“Cezanne and I” An Extraordinary Journey of Art and Friendship

By José Alberto Hermosillo
Artistic and beautiful, “Cezanne et moi” is a highly accomplished time-period film about art, love, and the struggle of two good friends who reached everlasting fame.

The biopic recalls the intimate lives of the legendary artists of the 19th century, Paul Cezanne, and Emile Zola A neglected painter and a celebrated author.

The nonlinear story goes back and forth from their present time to their childhood, through their adolescence, and then their adulthood.

In a Catholic School in a small province of France, we meet Emile Zola, bullied by his classmates for being a foreigner and fatherless, he and his mother immigrated from Italy.
Cezanne, the rich boy, defended him. That was the beginning of a lifetime friendship. 

Their ambitions made them move from the Mediterranean hillside town of Aix-en-Provence to Paris.

In Montmartre and Batignolles, Inglewood, they met many of the emerging and established artists of their time such as Monet, Renoir, Bazille, Morisot, and Cassatt.

Photo courtesy of Magnolia Pictures.
Zola and Cezanne become roommates. They even slept with the same women and fell in love with many of dubious reputation.

Those were difficult times; they struggled on the brink of starvation.

Zola was not French, but he was eloquent in his writings. 


Fame and fortune came first for the writer, while the painter wrestled his demons until the end. 

Cezanne hated himself so much that he destroyed some of his artwork. He was not alone; no one could understand his unique, groundbreaking Impressionist style that struck a chord with young art lovers of the day but was not liked by the classics.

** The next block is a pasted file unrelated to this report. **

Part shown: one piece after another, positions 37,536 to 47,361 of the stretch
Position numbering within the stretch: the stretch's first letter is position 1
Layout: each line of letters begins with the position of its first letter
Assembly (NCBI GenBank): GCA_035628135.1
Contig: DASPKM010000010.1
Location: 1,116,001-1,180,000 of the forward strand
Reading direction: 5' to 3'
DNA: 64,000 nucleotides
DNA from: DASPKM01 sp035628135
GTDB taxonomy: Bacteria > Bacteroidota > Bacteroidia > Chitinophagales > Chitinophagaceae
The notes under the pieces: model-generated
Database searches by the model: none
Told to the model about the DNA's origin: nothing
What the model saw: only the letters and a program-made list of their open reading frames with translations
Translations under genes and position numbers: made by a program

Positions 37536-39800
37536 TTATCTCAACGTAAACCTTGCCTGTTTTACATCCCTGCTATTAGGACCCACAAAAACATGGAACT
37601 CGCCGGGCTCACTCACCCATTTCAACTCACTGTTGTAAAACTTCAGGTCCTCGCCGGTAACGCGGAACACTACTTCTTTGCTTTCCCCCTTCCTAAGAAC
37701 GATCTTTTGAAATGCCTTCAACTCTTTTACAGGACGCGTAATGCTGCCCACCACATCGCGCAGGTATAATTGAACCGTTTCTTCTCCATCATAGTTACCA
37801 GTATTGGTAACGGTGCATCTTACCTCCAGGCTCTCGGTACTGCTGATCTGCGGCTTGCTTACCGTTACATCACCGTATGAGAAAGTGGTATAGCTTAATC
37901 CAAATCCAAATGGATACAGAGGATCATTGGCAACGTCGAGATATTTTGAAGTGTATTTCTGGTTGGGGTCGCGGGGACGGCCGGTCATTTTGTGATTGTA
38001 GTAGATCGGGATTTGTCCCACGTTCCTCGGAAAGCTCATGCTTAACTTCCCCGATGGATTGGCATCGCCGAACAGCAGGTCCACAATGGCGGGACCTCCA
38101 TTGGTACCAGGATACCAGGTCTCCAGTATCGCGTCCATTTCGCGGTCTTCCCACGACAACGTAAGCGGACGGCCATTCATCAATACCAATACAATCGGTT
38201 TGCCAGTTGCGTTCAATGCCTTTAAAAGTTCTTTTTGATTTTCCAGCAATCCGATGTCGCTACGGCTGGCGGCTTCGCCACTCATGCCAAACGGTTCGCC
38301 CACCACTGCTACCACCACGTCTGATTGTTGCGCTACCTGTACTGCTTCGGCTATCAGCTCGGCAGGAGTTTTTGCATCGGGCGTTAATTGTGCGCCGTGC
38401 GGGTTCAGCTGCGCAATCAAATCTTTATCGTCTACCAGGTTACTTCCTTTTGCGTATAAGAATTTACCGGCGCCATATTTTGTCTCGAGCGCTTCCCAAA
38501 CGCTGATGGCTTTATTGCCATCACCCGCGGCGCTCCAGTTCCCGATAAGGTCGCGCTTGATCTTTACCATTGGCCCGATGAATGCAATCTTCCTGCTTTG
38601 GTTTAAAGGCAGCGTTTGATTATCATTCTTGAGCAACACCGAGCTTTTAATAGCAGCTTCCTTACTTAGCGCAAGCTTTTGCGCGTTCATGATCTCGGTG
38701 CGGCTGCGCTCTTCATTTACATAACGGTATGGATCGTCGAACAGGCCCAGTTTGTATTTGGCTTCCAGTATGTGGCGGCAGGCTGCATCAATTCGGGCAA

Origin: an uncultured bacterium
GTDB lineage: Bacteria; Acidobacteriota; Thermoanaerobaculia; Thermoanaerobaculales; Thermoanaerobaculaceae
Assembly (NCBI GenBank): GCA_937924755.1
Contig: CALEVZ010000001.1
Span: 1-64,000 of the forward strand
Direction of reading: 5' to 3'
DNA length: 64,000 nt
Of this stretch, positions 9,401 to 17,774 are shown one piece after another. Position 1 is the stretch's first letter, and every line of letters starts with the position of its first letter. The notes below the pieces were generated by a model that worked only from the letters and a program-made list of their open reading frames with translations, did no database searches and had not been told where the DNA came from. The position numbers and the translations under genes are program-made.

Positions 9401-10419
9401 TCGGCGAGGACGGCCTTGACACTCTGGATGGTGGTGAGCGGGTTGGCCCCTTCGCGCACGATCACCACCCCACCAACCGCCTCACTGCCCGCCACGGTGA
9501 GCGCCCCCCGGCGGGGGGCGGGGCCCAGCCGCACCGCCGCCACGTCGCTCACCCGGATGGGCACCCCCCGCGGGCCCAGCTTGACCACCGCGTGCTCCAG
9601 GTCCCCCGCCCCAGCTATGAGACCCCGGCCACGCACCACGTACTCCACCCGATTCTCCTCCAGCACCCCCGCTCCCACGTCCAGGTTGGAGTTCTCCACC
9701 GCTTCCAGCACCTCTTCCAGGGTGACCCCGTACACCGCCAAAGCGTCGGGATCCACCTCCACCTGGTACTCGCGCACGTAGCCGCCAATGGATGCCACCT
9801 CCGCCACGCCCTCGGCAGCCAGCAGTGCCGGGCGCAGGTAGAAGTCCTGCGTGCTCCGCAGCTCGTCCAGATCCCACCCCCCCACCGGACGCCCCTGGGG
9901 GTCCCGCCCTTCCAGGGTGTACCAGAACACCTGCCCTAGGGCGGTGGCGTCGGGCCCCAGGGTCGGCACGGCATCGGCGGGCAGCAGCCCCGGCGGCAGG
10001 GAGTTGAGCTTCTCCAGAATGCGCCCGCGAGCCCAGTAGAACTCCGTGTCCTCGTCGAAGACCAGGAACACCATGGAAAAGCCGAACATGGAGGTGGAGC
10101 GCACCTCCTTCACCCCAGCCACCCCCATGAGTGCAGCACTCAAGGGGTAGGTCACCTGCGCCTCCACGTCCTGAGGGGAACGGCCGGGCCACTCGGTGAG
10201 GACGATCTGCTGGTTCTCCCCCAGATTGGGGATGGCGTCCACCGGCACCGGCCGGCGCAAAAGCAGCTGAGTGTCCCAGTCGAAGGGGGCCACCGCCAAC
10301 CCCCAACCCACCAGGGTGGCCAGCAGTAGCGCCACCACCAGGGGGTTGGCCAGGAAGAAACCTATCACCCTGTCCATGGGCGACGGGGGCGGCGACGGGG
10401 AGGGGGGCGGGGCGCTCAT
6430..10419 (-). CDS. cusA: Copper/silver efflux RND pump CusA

This feature film perfectly depicts how two friends live their own lives in their own worlds with their trials and failures as they follow their passion for the arts.
Guillaume Gallienne (Cezanne). Photo courtesy of Magnolia Pictures.
Frustrated for been ignored by the Academy of Arts, Cezanne hit rock bottom. Yet, Zola always cared for his friend.

In a lucid moment, Cezanne says to Zola, “I would like to paint as well as you write.” Later he continues, “If I live with a man I love, I should live with a woman who hates me, yes?” And he finishes with a sentimental note: “I can't remember why you love me so much.”

At one point, their friendship gets tiresome. 

Photo courtesy of Magnolia Pictures.
The prestigious Academy of Arts qualified Zola's books “Germinal” and “Nana” as vulgar and obscene. Regardless of the scandal, French readers had a big appetite for those types of stories. His success was imminent.
Guillaume Canet (Zola). Photo courtesy of Magnolia Pictures.
Zola's experiences in brothels are not in the film. Maybe that was one of the reasons this movie got such mixed reviews in France. 

On the other hand, to show the downside of the Parisian night scene would take away much of the film's central theme, the friendship between two great artists. 
Photo courtesy of Magnolia Pictures.